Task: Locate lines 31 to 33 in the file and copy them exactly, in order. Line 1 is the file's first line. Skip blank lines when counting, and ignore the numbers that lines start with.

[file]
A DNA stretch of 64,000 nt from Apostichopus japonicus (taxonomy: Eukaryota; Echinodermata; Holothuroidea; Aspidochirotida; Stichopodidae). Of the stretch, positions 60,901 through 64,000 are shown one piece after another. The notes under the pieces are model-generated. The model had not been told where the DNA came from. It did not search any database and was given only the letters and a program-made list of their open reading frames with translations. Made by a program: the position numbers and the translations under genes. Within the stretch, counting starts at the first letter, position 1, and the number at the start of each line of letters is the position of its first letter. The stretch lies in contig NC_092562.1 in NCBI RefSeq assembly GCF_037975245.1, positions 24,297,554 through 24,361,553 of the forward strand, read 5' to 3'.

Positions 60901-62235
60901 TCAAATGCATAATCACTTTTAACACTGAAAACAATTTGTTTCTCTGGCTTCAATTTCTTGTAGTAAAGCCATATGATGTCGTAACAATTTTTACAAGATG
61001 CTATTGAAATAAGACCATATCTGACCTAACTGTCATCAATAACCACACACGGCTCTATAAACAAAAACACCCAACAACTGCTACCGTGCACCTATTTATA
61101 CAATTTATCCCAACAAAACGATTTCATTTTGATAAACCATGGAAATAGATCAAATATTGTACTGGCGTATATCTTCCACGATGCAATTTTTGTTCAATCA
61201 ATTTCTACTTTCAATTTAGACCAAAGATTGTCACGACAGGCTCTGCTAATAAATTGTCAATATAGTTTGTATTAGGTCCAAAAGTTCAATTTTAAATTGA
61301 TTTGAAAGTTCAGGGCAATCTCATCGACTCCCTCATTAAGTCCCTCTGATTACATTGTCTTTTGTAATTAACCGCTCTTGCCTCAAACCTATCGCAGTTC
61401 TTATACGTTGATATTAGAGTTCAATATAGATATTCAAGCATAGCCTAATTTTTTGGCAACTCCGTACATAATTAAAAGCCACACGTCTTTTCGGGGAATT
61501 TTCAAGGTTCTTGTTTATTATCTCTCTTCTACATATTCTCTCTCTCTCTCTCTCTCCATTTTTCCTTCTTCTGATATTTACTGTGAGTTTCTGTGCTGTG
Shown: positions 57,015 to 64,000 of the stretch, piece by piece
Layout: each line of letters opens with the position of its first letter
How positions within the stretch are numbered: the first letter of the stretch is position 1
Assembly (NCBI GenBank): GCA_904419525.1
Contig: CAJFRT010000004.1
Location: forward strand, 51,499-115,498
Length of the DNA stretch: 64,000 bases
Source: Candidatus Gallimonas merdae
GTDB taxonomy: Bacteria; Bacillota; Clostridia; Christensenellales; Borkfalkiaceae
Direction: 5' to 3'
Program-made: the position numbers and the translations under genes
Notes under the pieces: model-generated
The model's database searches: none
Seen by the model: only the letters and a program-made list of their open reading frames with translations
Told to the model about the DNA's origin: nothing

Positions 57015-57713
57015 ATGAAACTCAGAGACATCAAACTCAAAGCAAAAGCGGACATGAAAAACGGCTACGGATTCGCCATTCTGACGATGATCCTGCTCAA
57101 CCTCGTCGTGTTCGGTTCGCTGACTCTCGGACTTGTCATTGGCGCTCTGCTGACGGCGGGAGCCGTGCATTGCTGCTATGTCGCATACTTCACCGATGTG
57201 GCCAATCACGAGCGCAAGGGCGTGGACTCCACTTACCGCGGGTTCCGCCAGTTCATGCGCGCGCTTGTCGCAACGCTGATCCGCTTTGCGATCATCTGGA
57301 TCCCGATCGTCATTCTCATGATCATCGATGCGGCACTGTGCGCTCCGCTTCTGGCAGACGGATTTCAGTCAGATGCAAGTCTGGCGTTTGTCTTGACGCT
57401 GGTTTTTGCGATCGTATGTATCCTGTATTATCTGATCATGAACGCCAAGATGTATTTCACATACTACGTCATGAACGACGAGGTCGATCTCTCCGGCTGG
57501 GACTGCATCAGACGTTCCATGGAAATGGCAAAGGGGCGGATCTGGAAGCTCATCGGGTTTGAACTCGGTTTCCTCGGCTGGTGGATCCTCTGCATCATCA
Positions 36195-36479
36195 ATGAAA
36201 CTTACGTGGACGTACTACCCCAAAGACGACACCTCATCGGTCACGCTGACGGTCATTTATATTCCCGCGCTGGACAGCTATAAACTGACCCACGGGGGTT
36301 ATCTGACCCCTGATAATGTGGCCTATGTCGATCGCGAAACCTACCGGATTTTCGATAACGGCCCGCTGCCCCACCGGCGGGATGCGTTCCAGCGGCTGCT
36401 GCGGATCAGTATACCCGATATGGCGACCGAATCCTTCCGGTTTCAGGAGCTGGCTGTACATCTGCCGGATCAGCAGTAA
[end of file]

57501 GACTGCATCAGACGTTCCATGGAAATGGCAAAGGGGCGGATCTGGAAGCTCATCGGGTTTGAACTCGGTTTCCTCGGCTGGTGGATCCTCTGCATCATCA
Positions 36195-36479
36195 ATGAAA